Then things took a twist. One day in the lab, Professor Hathaway – a man in his late-thirties who retired from trading derivatives as a professional trader (apparently torturing college students was more fun), started dishing our information to certain people at random times during class. Those who understood how to capitalize on the information would see their profits skyrocket. I remember working with my team-mates (we worked in pairs or triads usually) when he sauntered over and handed a slip of paper with some bad news regarding the underlying stock whose derivatives we were trading.

We pulled the trigger and sold a boat-load of calls before the rest of the class saw the news flash across their screens…we went from almost last place to near the top of the class in profits in just a few minutes! Since our results impacted our grades for the class, this was a big deal. We made a few enemies in class that day 🙂 .

Leaving the computer lab that day I realized that information was really king. Unless you know more than the other investors out there, and have the resources to do something with that information, you can and will get taken for a ride. There is also someone more informed.

The gal next door spending all weekend pouring over Investors Business Daily. The stockbroker spending 50 hours a week reading analyst reports. The analysts spending 80 hours a week researching business models and speaking with CFOs. The investment banker spending 100 hours a week meeting with senior execs gathering inside information. The corporate execs themselves who are actually creating the futures for the companies you are considering putting your hard earned money into. They are all think they know more.

There is always someone who knows more. That person has the edge. Keep that in mind. You might do OK  when the coffers are overflowing, but when times get tough, you’ll be the last one in line holding the tin cup.

Cold Hard Cash

I now have practically 100% of my net worth invested in cash and cash-like assets (includes fixed income CDs, Money Markets). I do not own corporate bonds, stocks or any other asset that is not insured by the government. I do not own real estate (this is as much a lifestyle choice as an investment choice right now for me). This model for investing is not risk averse, it is simply designed and optimized around a different set of criteria.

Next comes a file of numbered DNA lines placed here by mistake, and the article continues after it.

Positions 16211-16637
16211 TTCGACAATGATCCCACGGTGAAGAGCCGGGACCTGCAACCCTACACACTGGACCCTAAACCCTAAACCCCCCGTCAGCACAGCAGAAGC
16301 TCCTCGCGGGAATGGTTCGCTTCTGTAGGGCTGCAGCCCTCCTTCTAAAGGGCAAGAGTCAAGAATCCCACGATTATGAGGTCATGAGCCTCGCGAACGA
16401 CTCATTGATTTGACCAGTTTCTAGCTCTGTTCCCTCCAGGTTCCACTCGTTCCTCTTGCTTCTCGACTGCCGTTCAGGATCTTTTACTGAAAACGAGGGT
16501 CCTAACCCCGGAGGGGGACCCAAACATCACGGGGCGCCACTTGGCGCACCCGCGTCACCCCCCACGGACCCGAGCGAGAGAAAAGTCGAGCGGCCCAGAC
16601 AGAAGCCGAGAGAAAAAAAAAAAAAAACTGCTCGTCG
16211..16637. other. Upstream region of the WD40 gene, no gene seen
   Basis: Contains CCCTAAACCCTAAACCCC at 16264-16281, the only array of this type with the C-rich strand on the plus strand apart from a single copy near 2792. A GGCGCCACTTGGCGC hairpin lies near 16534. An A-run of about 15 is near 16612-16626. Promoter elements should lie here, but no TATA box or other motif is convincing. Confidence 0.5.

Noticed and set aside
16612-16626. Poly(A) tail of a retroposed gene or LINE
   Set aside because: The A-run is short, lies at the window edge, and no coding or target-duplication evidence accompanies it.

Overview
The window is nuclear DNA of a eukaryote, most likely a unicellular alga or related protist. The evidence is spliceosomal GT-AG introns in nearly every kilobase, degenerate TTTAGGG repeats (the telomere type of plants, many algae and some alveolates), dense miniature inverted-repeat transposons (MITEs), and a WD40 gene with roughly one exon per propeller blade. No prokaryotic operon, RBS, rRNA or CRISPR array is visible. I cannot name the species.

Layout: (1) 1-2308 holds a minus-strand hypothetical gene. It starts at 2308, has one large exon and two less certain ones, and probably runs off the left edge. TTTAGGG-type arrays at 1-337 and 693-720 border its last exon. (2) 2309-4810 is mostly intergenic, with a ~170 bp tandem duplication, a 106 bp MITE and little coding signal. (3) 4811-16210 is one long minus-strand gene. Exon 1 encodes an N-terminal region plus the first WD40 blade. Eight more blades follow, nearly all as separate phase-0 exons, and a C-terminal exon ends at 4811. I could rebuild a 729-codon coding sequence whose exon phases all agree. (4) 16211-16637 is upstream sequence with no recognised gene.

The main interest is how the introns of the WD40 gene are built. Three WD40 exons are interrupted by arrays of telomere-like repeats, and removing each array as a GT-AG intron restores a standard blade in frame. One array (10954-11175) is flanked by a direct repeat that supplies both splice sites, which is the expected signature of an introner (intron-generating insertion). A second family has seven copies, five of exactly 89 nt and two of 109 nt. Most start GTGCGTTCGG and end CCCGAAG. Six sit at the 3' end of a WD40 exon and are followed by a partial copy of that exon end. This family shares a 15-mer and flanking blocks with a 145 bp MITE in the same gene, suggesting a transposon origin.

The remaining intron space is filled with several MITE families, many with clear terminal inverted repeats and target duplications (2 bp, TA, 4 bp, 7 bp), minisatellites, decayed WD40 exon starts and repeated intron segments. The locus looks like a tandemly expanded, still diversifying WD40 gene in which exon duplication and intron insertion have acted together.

First of all, this approach is not wholly unique, there are many others out there (search the web) who talk about the strategies I will describe. Specifically, two successful business-people and bloggers Tim Ferriss and Marc Cuban both discuss the issues with buy and hold investing and the equity market in general. You can read their thoughts on their blogs, or just poke around the web and you’ll run across others who strike a similar chord.

I’ll lay out the logic for my new model for success investing. I hope that no-body reads this post and immediately sells all their stocks. That is not the goal. The goal is to get you to think hard about where you are investing your hard earned money. Think about those investments that have been sold to you as sure things or safe investments, and really consider their true nature. Be conscious of where your money is going, and then make adjustments from an objective point of view. Perhaps your own assessment will lead to the same conclusions as me.

A New Model For Investing

Here are a few considerations for my new model for investing. I’ve already put my money where my mouth is. We’ll see how things fare over the coming years. There may be few sure things, but one thing I do know is certain, with this approach I am going sleep darn well at night! Read on to see why…

1. Cut Spending to Increase Your Rate of Return

The biggest return on investment someone can make is through saving. People are always out looking to make a quick buck in the stock market, but nobody looks at their own checkbook or credit card statements. In today’s market, people would do back-flips for the chance to get as little as an 5-10% return this year on their investments. With interest rates so low and the equity markets in duress, that is not likely for most investors.

However, just imagine if you could cut just 10% out of your monthly expenses. Suppose you spend on average $1000 a month on surplus spending outside of basic living expenses. Perhaps by packing your lunch, skipping your afternoon latte and renting movies instead of going to the theater every week you could cut $100-200 a month from that. There you go, save the difference and you’ve just increased your portfolio by 10-20%! Get hardcore about budgeting and cutting back frivolous expenses and you can surely grow your portfolio by 10% or more this year by just saving more.